Jay Mandeville

Rookie - 0 Points (February 16 / Kansas City, Missouri USA)

On Looking Into Keats's Letters


This for certain, Keats has a temper;
he knows how to take it and dish it out.
Mark well when he warns us,
Keats will decode our doubts.
Or misbehave at the party buffet freely,
cause fastidious guests to
veer away queasily.

He might even ill-use our most precious sofa,
as he separates us from our loneliest offer.
And foodfighting to submission our implacable blase,
he'll drink our cool, cellar-hid claret,
hatch sonnets in our lingerie.
He'll hang hostiles in the garret,
drip honey over all our storage density.
Then speaking of beauty when we're bored,
he'll vex with seriousness all our leisure activities.

Some morning, when we're cranky,
and narrow, and bleary,
we'll find Keats a saint, but since he's shone bright too early,
we'll lock him in cupboards with freaks and imponderables,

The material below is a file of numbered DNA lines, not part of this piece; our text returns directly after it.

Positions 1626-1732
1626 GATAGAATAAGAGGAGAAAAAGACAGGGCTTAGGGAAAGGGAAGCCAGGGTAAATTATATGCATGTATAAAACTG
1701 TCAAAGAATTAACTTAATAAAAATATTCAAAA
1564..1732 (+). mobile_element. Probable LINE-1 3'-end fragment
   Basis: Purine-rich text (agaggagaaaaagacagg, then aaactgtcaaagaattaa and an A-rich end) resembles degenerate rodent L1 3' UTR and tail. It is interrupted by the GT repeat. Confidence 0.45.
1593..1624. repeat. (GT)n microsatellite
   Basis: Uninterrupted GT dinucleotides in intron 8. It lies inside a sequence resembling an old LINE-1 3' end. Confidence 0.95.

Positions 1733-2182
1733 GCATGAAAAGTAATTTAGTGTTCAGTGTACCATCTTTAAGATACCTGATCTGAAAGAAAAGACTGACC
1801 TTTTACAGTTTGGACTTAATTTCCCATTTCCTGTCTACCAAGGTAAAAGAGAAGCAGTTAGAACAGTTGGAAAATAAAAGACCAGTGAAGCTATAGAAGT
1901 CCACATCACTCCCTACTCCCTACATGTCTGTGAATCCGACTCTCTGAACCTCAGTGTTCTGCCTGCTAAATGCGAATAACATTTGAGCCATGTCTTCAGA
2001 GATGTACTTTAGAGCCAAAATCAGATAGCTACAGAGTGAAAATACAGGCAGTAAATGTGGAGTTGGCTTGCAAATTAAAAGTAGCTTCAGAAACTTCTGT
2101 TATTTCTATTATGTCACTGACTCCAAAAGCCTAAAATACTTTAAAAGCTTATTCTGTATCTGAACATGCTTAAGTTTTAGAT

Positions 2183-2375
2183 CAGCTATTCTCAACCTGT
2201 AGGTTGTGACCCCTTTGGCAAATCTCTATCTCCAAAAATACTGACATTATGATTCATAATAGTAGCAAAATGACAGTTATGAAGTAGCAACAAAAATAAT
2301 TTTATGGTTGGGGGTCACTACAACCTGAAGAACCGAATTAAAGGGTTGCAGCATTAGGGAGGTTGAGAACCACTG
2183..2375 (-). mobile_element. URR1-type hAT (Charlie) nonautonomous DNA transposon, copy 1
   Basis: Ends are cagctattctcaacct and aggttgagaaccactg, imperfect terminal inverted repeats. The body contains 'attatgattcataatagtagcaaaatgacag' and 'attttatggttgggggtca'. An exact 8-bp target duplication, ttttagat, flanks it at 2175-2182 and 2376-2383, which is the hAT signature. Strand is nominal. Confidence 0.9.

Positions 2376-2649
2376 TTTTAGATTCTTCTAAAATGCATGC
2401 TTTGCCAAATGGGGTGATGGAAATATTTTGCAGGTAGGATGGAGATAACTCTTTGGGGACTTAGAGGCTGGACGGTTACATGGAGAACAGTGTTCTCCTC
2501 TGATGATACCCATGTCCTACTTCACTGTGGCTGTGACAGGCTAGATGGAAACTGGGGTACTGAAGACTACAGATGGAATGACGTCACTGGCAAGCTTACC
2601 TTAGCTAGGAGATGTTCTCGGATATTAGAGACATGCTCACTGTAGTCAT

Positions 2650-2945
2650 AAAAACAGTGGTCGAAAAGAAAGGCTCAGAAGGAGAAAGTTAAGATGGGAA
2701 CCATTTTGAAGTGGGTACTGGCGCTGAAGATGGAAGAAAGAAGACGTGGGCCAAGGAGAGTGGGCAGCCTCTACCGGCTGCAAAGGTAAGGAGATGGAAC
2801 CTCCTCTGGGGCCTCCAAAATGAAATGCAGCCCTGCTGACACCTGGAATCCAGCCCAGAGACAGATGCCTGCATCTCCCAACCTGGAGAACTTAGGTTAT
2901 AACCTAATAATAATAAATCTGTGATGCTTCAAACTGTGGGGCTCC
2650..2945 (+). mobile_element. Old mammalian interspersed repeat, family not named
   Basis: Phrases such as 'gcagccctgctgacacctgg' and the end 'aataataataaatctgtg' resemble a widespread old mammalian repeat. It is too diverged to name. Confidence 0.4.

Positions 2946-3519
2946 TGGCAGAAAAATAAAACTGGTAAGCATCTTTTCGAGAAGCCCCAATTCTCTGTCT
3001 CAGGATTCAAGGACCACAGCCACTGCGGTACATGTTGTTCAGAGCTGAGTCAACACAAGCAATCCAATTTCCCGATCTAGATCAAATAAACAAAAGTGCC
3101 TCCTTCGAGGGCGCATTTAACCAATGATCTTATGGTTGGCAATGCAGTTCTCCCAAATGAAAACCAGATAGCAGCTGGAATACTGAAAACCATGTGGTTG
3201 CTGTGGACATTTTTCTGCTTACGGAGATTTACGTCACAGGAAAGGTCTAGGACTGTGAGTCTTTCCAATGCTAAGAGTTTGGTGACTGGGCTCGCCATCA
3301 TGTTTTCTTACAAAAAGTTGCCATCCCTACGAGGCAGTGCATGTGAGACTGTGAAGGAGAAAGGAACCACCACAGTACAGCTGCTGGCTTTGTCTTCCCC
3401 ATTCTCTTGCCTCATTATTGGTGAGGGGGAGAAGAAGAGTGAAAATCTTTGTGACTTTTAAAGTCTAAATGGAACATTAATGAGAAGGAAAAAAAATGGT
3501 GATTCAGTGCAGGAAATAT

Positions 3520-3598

and swear the key to happiness is
status and convertibles.

Submitted: Thursday, March 22, 2012
Edited: Thursday, March 22, 2012

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Comments about this poem (On Looking Into Keats's Letters by Jay Mandeville )

  • Rookie - 0 Points Jay Mandeville (3/23/2012 2:11:00 PM)

    Dear Diane, It's an honor to have an extremely talented poet such as yourself among the readers of my poetry. As for the fine line you mention, (although you were probably referring to Keats) I often feel that my own poetry is at its most interesting when I travel precariously along that line between the rigors of coherence and bits of mad, improvisational experiment. I sometimes fall flat on my poetic face, but at other moments arrive at unexpected, fortuitous combinations that surprise and delight me. Sincerely, Jay (Report) Reply

  • Veteran Poet - 3,070 Points Diane Hine (3/22/2012 7:11:00 PM)

    Sometimes there's a fine line between genius and madness. (Report) Reply

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